Blues great Bonnie Raitt's win for Song Of The Year (for her 2022 track "Just Like That") served as one of the night's biggest surprises, but also served as a catalyst for some serious streams and sales success. The song spiked from about 10,000 daily on-demand streams in the U.S. on Feb. 3 to 697,000 the day after the GRAMMYs (Feb. 6) — a gain of around 6,700% — according to Luminate. The song's sales were even better, gaining more than 10,000% on Feb. 6; the rest of Raitt's discography also climbed 161%, from 333,000 on-demand U.S. streams on Feb. 3 to 869,000 on Feb. 6.
Most of the 2023 GRAMMYs performers also celebrated sales and streams increases post-telecast. Show opener Bad Bunny saw gains on his GRAMMY-winning albumUn Verano Sin Ti (up 16%), as well as his 2020 albums YHLQMDLG (up 11%) and El Ultimo Tour del Mundo (up 8%). One of the songs Bad Bunny performed, Un Verano Sin Ti single "Despues de la Playa," also saw a 100% increase in Spotify streams in the U.S. in the hour following the telecast.
Lizzo delivered a soaring medley of her Record Of The Year-winning smash "About Damn Time" and the title track from her AOTY-nominated LP Special, the latter of which saw a 260% increase in Spotify streams in the U.S. after the show. Special also moved 11,000 equivalent album units, up 52%.
Steve Lacy won his first GRAMMY in the Premiere Ceremony, Best Progressive R&B Album for his album Gemini Rights. He also took the GRAMMYs stage for a sultry rendition of his hit "Bad Habit," all helping Lacy see a 16% increase in equivalent album units for Gemini Rights.
Sam Smith and Kim Petras also celebrated a historic win at the 2023 GRAMMYs, taking home Best Pop Duo/Group performance for their viral hit "Unholy" — marking the first win in the category by a trans woman. That moment, combined with the pair's risqué performance, helped the song see an almost 80% increase in Spotify streams in the U.S.
The heartfelt In Memoriam segment catalyzed stream increases, the biggest coming from Quavo's "Without U," which he sang in tribute to his late Migos bandmate and nephew Takeoff; the song jumped 890% in U.S. streams following the show. Fleetwood Mac's "Songbird," which Mick Fleetwood, Bonnie Raitt, and Sheryl Crow sang in honor of late Fleetwood Mac member Christine McVie, experienced an almost 100% increase in U.S. streams.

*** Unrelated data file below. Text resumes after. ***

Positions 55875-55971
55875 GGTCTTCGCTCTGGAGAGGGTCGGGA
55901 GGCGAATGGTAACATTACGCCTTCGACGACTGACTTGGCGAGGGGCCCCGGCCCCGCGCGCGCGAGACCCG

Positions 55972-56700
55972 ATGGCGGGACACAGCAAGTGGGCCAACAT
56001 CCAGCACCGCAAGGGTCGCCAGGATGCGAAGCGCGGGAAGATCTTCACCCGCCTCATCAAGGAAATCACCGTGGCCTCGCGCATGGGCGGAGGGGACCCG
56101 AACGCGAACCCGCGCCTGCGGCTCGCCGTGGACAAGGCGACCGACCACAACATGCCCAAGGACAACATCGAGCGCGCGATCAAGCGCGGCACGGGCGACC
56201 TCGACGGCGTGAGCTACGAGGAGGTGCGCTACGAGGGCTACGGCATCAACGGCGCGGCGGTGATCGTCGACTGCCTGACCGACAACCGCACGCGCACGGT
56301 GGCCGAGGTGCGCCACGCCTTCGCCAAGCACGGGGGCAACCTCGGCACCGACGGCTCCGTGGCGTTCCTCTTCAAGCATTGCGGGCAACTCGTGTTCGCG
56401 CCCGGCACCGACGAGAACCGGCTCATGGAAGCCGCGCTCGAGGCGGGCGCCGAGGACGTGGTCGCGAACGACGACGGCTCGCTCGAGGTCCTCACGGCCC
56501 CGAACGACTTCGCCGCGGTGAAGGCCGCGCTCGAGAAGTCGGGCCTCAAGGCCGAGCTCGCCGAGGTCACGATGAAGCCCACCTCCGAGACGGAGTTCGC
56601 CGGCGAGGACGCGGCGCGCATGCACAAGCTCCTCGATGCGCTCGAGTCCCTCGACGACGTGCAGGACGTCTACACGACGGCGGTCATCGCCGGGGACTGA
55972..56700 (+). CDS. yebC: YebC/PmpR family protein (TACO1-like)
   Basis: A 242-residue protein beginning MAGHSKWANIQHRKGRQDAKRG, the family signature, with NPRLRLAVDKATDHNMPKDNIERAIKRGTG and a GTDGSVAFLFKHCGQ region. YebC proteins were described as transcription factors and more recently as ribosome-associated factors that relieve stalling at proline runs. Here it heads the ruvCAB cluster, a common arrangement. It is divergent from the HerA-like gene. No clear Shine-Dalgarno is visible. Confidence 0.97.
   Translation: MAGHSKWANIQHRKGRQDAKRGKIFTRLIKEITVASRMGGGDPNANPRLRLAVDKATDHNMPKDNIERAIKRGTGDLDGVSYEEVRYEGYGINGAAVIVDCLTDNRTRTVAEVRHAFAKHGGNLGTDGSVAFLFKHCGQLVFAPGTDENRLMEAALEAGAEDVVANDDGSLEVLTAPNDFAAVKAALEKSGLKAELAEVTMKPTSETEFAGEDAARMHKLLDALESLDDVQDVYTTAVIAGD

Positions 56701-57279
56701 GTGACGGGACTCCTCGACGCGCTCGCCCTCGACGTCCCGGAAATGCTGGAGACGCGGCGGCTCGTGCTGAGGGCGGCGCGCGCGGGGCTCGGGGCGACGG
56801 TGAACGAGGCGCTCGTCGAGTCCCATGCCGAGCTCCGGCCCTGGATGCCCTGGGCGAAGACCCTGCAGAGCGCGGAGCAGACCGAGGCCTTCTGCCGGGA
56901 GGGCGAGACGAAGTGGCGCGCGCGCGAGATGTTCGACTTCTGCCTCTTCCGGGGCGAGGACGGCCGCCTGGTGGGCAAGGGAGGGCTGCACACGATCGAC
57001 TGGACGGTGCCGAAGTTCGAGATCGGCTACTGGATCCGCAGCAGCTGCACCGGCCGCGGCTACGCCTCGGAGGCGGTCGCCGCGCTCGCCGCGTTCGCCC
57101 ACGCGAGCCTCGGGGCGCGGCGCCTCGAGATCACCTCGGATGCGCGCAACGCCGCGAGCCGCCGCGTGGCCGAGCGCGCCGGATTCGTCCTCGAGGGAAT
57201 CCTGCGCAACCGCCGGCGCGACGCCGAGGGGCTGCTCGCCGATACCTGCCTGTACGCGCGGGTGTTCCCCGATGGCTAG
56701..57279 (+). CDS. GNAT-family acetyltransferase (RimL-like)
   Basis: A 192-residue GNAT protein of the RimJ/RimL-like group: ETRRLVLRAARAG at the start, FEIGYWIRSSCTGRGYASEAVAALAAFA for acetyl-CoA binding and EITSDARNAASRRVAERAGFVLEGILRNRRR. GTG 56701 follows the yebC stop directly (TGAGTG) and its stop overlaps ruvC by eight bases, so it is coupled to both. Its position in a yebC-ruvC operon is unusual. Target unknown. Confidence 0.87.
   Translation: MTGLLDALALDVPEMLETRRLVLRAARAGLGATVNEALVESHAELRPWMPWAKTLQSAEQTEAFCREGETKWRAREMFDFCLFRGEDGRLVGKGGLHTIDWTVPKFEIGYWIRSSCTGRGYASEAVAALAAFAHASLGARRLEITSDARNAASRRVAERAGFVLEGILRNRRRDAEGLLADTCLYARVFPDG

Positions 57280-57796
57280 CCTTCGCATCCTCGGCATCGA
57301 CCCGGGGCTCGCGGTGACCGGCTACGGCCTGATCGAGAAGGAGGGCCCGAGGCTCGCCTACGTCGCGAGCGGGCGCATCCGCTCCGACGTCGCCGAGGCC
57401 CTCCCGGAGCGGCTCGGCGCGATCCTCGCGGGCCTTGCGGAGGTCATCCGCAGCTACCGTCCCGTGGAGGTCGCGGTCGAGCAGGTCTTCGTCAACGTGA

In other U.S. Spotify stream gains for performers, Harry Styles' "As It Was," saw a more than 75% increase; Brandi Carlile's "Broken Horses" saw a more than 2,700% increase; DJ Khaled's star-studded "God Did" (featuring Jay-Z, Rick Ross, Lil Wayne, and John Legend) saw a more than 650% increase; Mary J. Blige's "Good Morning Gorgeous" saw a more than 390% increase.
Streaming numbers are from DKC News, a PR representative of Spotify.
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Here's What Harry Styles, Brandi Carlile & More Had To Say Backstage At The 2023 GRAMMYs
Backstage at the 2023 GRAMMYs, established and emerging stars alike — from Harry Styles to Samara Joy — opened up about what Music’s Biggest Night meant to them.
Like every edition of Music’s Biggest Night, the 2023 GRAMMYs featured a wealth of funny, touching and inspiring onstage speeches — both at the Premiere Ceremony and the main telecast.
But artists tend to express themselves differently, more intimately, backstage — and this certainly applied to GRAMMY winners and nominees at this year’s ceremony.